Leeds Terrass is poised to ban solar projects on most farms in England, a move that will frustrate climate change campaigners and some Tory backbenchers.
The prime minister has long opposed solar farms on agricultural land, and in 2014 denounced them as “destroying the landscape” when he was environment minister.
During this summer’s Conservative leadership campaign, she said she would like to see farmers produce food from crops and livestock “rather than filling fields with appliances like solar farms”.
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Confirming the imminent ban on farmland solar projects, the Prime Minister’s spokesman said: “We want to improve long-term energy and food security.
“We’re looking at regulations and investments that affect farmers to ensure our projects promote food production and protect the environment. It’s best for farmers to decide how best to use their land.”
Solar projects are estimated to be banned from around 40% of England’s land and nearly 60% of agricultural land, according to proposed changes to planning regulations.
But the solar ban has already been criticised by Conservative MP Angela Richardson, who holds just 3,337 Lib Dems in the “Blue Wall” constituency of Guildford, Surrey.
“There is a planning application for a solar farm in my constituency which I support as it will help my local university achieve its net zero goal by 2030,” she tweeted.
“A blanket ban on solar farms is unwise. It should be considered on a case-by-case basis.”
Ms Truss expressed her strong hostility to wind farms at the Conservative leadership rallies in Darlington on August 9 and Cheltenham on August 11.
“I’m someone who wants to see farmers produce food, without filling out forms, without red tape, without filling fields with things like solar farms,” she said in Darlington. “We want crops, we want livestock. .”
Two days later, in Cheltenham, she said: “I think one of the most depressing sights when you’re driving through England is seeing fields that should be full of crops or livestock, full of solar cells. plate.
“I’m not against solar panels per se. There are a lot of commercial rooftops in the UK where solar panels can be placed. But they shouldn’t be on farmland that should be used for food production.”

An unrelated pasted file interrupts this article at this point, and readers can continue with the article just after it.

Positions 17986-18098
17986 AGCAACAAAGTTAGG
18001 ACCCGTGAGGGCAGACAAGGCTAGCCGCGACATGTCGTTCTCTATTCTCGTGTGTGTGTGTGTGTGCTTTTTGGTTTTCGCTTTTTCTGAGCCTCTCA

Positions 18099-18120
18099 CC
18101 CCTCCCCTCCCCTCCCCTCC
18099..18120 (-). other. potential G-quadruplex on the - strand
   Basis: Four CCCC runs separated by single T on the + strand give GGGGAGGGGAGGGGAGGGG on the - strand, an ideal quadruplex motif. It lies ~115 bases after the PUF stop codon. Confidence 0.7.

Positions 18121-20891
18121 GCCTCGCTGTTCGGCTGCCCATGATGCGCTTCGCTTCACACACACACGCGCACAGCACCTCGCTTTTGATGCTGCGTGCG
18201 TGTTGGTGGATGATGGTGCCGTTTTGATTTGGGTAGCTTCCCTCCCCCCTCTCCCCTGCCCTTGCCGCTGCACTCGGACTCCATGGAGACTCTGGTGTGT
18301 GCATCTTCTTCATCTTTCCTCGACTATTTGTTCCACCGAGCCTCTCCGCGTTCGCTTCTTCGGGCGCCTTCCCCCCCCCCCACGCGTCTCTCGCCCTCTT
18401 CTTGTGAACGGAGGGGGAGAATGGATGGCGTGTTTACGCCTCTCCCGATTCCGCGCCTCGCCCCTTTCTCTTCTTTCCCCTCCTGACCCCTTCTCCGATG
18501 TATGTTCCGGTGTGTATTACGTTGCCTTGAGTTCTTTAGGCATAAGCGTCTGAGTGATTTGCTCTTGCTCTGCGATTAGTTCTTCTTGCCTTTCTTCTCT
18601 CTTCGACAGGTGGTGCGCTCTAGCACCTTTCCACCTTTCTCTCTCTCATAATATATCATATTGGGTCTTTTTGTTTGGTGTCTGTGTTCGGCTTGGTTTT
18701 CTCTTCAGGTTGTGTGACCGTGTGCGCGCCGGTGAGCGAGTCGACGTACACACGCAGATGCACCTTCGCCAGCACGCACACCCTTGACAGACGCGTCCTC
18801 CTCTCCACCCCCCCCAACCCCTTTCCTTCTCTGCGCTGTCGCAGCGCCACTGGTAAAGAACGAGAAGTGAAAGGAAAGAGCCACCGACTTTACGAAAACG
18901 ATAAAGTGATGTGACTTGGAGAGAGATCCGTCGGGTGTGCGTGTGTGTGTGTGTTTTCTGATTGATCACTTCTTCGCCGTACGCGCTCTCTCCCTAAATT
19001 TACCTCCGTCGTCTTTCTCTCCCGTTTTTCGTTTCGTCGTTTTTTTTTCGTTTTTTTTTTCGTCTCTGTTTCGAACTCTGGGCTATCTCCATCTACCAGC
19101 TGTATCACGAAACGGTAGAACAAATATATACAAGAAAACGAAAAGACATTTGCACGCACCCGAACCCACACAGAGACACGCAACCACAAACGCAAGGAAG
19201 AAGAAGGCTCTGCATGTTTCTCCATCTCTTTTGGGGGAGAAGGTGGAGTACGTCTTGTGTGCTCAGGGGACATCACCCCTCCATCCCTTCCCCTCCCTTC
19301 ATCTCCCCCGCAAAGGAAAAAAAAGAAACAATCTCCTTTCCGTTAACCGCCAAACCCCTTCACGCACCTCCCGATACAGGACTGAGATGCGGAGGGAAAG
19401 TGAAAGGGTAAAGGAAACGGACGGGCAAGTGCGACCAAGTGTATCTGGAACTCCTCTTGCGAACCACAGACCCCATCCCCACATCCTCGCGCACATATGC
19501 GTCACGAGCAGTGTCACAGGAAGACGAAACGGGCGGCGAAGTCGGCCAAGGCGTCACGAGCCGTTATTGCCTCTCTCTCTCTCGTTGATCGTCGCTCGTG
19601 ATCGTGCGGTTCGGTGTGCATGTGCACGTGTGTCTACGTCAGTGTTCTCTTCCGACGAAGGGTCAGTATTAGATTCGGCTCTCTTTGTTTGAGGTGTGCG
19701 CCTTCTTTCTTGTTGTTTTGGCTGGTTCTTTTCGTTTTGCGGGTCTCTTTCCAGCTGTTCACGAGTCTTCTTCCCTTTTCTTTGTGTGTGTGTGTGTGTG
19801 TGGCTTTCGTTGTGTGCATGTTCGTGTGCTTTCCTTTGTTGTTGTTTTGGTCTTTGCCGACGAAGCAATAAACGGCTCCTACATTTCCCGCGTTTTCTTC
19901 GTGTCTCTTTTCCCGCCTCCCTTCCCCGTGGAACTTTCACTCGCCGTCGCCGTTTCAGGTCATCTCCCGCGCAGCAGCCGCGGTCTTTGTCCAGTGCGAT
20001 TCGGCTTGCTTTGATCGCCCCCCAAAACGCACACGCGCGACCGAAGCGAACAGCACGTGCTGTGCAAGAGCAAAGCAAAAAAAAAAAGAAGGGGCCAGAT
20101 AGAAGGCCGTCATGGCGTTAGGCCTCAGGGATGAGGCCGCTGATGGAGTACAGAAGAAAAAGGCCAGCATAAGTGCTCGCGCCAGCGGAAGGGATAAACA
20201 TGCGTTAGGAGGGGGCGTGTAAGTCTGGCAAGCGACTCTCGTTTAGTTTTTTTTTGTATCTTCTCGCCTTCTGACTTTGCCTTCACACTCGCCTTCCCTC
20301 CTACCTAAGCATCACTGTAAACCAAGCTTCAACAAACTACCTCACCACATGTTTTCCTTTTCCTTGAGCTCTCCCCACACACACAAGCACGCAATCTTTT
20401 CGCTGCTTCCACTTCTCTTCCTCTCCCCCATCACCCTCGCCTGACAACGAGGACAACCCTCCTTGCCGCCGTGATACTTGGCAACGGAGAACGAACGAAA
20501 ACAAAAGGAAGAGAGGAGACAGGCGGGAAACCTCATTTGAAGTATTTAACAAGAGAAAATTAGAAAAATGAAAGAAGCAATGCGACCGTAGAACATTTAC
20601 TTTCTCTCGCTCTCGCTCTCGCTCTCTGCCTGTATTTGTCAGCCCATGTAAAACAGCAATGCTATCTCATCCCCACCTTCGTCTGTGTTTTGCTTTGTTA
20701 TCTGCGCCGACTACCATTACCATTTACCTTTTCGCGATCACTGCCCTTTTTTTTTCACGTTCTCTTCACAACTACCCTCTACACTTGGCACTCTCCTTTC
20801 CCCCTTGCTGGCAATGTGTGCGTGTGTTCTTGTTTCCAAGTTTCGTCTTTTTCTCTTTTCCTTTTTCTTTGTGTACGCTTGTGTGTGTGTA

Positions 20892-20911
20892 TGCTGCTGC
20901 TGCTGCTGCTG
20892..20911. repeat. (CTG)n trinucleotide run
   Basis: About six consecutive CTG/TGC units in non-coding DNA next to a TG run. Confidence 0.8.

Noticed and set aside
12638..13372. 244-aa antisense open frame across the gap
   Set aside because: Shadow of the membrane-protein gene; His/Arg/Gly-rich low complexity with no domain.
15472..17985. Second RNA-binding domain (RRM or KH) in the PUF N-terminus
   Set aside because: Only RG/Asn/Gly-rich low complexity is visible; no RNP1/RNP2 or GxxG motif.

The brawl over farmland solar panels comes as the prime minister faces a rural rebellion over conservation and the environment while pursuing economic growth.
Conservationists and wildlife activists reacted angrily to her reaction to Greenpeace protesters who interrupted her speech at a Conservative Party conference, when she denounced them as part of an “anti-growth coalition”.
In an interview with The Sunday Times over the weekend, National Trust boss Hillary McGrady accused Ms Truss of “demonising” environmentalists and said her members were outraged and worried about the consequences of her policy. threaten.
The repeal of EU laws protecting the environment, the creation of government-proposed investment zones in national parks and the lifting of fracking bans have also faced strong opposition from the green lobby.
Some Conservative MPs are also alarmed at the prospect of voters in rural areas turning their backs on the party as support for the Conservative Party collapsed in the polls, returning to Westminster after the party meeting adjourned.
A government spokesman defended plans to allow investment zones in national parks, telling Sky News: “Investment zones will provide the growth, jobs and housing the community wants and needs.
“They are not imposed by the government – we are empowering local places to develop plans that are appropriate for their area. We will not compromise strong and mature protections for national parks, areas of outstanding natural beauty and reserves.
“The national green space policy will continue to apply and all proposals must be agreed by local planners or national park authorities. Those who disagree will not be moved forward and cannot become investment areas.”